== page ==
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I could use gaussian elimination if I make some assumptions or does any one have another suggestion?

  • 4
    $\begingroup$ It looks like the symbol means you subtract the second number from the first and then subtract two $\endgroup$ Commented Nov 15, 2019 at 1:32
  • 5
    $\begingroup$ Define that symbol $\circ$ as an operator of two inputs such that $a\circ b= a-b-2$. $\endgroup$ Commented Nov 15, 2019 at 1:33
  • 1
    $\begingroup$ that's a bruh moment $\endgroup$ Commented Nov 15, 2019 at 1:36
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    $\begingroup$ Of course there are infinitely many functions satisfying $f(10,3)=5, f(8,1)=5, f(6,2)=2$ so technically $f(9,2)$ does not have a unique value. However, assuming the child hasn't learnt multiplication or division yet, you basically have $10 ± 3 ± a = 5$ and so on for the other equations, so there aren't too many possibilities. $\endgroup$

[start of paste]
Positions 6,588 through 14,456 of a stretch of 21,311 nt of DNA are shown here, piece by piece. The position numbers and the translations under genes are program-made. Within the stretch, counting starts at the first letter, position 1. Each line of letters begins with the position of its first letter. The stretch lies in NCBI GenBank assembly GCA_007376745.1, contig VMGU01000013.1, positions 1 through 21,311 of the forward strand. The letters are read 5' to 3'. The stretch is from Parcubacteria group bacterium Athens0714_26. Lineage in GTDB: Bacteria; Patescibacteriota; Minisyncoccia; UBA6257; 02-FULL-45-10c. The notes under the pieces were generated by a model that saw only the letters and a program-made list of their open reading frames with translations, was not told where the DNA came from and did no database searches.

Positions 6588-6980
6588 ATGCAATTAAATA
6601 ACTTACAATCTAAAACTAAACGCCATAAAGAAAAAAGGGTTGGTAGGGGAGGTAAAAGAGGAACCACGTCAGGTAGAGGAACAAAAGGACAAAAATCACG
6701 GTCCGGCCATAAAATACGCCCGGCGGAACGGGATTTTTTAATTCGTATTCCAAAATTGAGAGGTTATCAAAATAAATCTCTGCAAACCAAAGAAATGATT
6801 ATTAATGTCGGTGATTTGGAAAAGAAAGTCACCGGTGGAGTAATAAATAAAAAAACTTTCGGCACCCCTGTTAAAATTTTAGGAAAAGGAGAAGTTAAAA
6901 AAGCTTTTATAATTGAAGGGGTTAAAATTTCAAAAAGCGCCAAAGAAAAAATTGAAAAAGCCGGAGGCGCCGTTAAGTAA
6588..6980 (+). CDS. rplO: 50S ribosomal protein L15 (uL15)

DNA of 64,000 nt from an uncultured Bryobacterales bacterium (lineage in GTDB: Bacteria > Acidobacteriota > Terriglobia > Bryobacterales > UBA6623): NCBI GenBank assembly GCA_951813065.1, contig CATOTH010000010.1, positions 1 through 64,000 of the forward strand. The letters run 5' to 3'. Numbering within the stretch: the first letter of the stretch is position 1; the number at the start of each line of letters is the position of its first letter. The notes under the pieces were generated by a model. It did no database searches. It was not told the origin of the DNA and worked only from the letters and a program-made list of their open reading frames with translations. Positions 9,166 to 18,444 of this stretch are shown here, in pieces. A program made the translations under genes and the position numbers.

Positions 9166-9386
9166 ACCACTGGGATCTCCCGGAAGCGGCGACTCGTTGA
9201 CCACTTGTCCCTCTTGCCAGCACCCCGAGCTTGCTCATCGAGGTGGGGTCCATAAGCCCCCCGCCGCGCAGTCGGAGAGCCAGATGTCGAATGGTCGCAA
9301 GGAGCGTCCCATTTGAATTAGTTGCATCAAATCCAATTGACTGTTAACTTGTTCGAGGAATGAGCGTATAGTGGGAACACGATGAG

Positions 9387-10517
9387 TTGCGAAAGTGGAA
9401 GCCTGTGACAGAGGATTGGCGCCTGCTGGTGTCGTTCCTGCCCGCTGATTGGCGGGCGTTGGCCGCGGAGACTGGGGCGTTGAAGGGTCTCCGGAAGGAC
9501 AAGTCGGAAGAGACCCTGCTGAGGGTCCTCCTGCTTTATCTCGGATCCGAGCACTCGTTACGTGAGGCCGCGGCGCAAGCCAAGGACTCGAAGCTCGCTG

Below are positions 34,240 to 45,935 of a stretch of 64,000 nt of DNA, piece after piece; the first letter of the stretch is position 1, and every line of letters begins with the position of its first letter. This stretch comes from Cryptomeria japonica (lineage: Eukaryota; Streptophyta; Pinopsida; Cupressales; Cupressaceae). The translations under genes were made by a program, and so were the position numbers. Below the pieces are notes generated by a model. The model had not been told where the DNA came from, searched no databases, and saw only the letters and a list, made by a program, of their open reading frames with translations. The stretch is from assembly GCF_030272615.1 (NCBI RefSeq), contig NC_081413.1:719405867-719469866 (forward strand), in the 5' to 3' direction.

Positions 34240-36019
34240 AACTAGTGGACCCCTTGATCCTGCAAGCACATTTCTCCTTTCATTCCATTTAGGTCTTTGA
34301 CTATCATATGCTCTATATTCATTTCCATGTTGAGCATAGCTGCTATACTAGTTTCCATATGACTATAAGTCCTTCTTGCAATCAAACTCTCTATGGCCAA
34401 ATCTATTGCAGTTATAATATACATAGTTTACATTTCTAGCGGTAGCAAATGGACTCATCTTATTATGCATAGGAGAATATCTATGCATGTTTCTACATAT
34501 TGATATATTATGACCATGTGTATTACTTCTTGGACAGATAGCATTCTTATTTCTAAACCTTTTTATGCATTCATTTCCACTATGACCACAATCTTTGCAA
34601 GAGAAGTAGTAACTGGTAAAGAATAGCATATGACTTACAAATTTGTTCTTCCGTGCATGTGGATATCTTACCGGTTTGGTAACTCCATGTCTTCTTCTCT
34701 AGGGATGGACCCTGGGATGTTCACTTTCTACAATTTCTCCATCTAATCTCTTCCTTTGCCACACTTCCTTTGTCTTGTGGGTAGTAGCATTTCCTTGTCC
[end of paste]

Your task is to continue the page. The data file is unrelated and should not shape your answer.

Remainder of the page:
– Toby Mak
    Commented Nov 15, 2019 at 1:39

2 Answers 2


Andrew Chin's answer definitely works. Define $x\boxdot y$ by $$x \boxdot y = x - y - 2,$$ and it fits the data given.


Say the first number is x, the second is y, and the answer is A.

I believe the formula is A = x-(2+y).

Another that works is A = x-y-2

According to this logic:

a) 9 ● 2=5

b) ● = -2-

I hope that answers your question.

  • 5
    $\begingroup$ Your two formulas are the same. $\endgroup$
    – user169852
    Commented Nov 15, 2019 at 2:31
  • $\begingroup$ I know they're the same, I was just giving two examples. $\endgroup$ Commented Nov 22, 2019 at 23:16

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